Giving someone a houseplant is a lovely gesture. Since real plants give the owner a lot of benefits, gifting one shows that you really care. Houseplants improve the air quality in a home, improve its aesthetics, and have several other advantages to recommend them. However, plants of any kind are also a responsibility with possible downsides. In order to make sure that you’re giving a gift and not a liability, consider certain factors before making your final decision. The guide below should help you with the thought process:
Take a look at the reasons why you want to give a plant in the first place. Let’s be honest; a plant isn’t the easiest gift around. You can’t transport it as easily as other items; it probably can’t be gift-wrapped; plus, carrying and transporting it might create a mess from the scattered soil.
On the other hand, you might want to give the person a houseplant because you feel they’d need it. Some may consider a houseplant an excellent house-warming gift. If this is the case, make sure that there’s room enough for the size of plant you have in mind.
If you think the recipient of the gift needs something to decorate their home, the safest choice is usually a selection of succulents. These can come in many sizes, but the tiny ones in colorful pots will probably be the most versatile option. They can go on a study desk, brighten up a bedroom, or finish the look of a brand-new kitchen. Be sure to check out options to buy succulents online.
Many people also like to give small houseplants to a person who’s sick or bedridden. If this is the case, consider whether such a gift will be useful to them. If they’re in the hospital, they might not be allowed to have such gifts. On the other hand, a houseplant will cleanse the air and perhaps aid their healing process.
The Ability of the Receiver
Even if you think a plant will benefit a person’s home, the occupants themselves might not be suitable candidates to take care of it. Most houseplants may not require much care, but there are some basic needs to take care of. If the weather gets too dry, for instance, will the homeowner know or care enough to increase the humidity around the plant? The same goes for any sickness or disease that the plant might suffer from. The owner should be able and willing to take care of the houseplant’s health just as much as they would for their own kids and pets.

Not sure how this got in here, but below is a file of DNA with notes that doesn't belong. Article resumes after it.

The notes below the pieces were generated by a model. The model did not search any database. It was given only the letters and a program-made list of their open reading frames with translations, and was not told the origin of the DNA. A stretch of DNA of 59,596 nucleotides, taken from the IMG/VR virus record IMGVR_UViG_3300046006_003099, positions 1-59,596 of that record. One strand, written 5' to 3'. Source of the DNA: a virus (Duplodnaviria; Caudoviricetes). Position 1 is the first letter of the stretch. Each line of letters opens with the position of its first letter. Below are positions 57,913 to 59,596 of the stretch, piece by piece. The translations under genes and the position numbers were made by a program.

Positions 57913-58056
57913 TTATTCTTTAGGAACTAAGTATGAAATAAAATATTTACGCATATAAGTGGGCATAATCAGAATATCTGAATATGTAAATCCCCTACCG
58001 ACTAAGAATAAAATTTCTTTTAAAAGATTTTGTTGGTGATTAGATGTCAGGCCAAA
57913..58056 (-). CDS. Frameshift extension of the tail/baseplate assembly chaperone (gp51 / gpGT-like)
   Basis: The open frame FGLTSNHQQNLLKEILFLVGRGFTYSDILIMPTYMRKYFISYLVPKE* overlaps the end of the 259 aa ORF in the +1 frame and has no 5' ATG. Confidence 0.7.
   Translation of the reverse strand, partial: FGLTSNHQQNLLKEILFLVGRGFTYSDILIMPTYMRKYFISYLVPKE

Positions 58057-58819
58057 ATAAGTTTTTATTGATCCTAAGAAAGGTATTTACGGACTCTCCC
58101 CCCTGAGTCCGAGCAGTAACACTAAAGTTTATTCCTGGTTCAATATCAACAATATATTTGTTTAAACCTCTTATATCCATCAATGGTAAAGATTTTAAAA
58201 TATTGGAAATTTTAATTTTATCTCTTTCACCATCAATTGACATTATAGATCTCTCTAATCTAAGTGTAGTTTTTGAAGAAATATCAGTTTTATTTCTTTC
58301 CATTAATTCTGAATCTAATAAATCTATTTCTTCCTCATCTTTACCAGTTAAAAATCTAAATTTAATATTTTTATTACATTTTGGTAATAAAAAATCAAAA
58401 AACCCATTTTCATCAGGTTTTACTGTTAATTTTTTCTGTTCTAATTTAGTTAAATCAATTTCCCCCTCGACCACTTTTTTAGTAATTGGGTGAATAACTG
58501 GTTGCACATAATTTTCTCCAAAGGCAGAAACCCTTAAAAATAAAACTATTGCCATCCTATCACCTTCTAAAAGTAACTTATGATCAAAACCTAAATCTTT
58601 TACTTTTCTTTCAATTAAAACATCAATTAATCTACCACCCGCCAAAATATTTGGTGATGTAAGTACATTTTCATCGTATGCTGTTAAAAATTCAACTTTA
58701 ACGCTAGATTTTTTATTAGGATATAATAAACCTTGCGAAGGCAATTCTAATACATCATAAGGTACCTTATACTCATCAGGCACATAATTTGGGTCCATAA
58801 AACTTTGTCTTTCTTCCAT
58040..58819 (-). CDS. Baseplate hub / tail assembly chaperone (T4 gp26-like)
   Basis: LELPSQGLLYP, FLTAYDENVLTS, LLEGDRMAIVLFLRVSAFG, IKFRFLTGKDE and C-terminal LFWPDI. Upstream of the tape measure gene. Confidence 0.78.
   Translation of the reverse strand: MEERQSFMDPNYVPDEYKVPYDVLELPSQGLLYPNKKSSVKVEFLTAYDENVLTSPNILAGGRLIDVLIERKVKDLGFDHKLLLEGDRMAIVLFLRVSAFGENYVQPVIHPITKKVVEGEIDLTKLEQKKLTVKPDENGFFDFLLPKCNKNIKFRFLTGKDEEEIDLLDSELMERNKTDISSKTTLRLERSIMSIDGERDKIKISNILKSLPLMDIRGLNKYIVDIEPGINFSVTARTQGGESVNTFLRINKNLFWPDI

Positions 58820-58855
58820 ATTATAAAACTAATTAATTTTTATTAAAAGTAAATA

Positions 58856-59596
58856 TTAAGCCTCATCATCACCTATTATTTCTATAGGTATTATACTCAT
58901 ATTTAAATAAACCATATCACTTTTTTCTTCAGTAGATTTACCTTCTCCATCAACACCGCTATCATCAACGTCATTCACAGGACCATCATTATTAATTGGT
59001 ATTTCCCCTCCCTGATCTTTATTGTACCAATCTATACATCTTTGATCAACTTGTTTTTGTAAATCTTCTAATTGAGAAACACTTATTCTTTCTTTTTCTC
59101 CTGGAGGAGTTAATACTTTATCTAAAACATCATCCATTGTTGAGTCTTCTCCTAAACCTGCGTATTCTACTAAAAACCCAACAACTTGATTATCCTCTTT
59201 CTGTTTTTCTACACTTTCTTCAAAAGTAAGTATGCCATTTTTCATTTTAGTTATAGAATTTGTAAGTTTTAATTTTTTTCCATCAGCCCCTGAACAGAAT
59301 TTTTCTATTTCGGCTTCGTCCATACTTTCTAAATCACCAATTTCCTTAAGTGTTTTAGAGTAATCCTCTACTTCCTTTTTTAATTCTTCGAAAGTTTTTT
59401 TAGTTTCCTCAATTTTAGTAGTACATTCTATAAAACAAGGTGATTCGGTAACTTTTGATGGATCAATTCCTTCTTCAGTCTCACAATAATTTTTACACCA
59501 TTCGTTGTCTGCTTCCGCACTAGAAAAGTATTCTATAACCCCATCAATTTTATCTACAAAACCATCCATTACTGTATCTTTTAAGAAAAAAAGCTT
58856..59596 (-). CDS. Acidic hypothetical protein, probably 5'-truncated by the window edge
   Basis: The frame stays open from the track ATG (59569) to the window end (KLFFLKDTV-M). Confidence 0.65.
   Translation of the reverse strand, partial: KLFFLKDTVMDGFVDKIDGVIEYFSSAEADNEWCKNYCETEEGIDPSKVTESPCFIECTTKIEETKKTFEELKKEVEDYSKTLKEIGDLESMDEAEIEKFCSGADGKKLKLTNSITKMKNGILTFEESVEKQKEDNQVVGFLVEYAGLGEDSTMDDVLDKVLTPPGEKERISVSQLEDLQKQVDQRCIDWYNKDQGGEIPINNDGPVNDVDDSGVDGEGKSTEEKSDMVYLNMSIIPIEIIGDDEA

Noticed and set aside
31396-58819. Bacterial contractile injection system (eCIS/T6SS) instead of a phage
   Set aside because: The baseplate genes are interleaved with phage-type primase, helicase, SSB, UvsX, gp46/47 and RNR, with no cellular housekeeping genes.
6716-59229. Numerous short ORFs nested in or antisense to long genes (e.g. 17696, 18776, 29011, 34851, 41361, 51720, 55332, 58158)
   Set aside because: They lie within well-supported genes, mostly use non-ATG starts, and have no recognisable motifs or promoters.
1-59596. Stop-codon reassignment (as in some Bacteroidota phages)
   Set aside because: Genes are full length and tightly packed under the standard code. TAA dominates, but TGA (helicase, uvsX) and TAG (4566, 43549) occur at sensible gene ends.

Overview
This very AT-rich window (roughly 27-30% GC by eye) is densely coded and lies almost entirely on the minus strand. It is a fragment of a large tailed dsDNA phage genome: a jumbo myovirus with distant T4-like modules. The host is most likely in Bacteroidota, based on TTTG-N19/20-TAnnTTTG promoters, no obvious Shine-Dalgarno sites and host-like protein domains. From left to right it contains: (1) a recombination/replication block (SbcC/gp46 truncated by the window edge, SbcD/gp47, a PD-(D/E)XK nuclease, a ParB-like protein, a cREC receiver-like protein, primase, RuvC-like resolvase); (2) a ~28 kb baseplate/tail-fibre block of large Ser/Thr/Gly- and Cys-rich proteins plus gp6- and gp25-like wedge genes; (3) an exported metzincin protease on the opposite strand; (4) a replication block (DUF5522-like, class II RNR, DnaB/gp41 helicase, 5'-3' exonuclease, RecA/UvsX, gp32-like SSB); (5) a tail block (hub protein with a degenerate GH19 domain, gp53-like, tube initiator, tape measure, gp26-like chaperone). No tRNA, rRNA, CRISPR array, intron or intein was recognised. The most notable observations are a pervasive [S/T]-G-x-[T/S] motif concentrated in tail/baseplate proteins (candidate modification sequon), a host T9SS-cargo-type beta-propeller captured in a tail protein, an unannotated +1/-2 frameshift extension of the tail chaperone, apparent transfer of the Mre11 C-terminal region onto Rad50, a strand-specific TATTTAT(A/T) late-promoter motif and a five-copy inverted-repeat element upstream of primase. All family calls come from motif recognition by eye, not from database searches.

The ability of a plant owner might also be limited in ways they can’t control, such as allergies and work schedules. Make sure the person you give the plant to isn’t allergic to the nutrients in its soil, the leaves, the fruit, or the sap. You may also want to reconsider the plant if the recipient has a busy work week, only arriving at home after dark. This means that they probably won’t be able to move the plant in and out of the light when needed.
Kid and Pet Friendly
If the potential recipient of the house plant has kids and/or pets, this opens up a whole new Pandora’s box of potential issues. Adults are unlikely to chew at the leaves and flowers of houseplants; the same cannot be said of very young children and animals. If ingested, some plants can be very harmful for a tiny body. You don’t want to be the reason behind this, so it’s best to do your research beforehand. Some plants can be toxic, while others are relatively safe.
A houseplant might be perfect for decorating a bare balcony or an empty corner. However, it’s still a living thing that grows. Just how big can your gifted plant get before it’s too large for the intended space. If the homeowners don’t know how to prune and pinch back any excessive growth, the resulting size might be too large for comfort. The homeowner might appreciate a plant that’s just right for their vertical garden, but nothing bigger than that.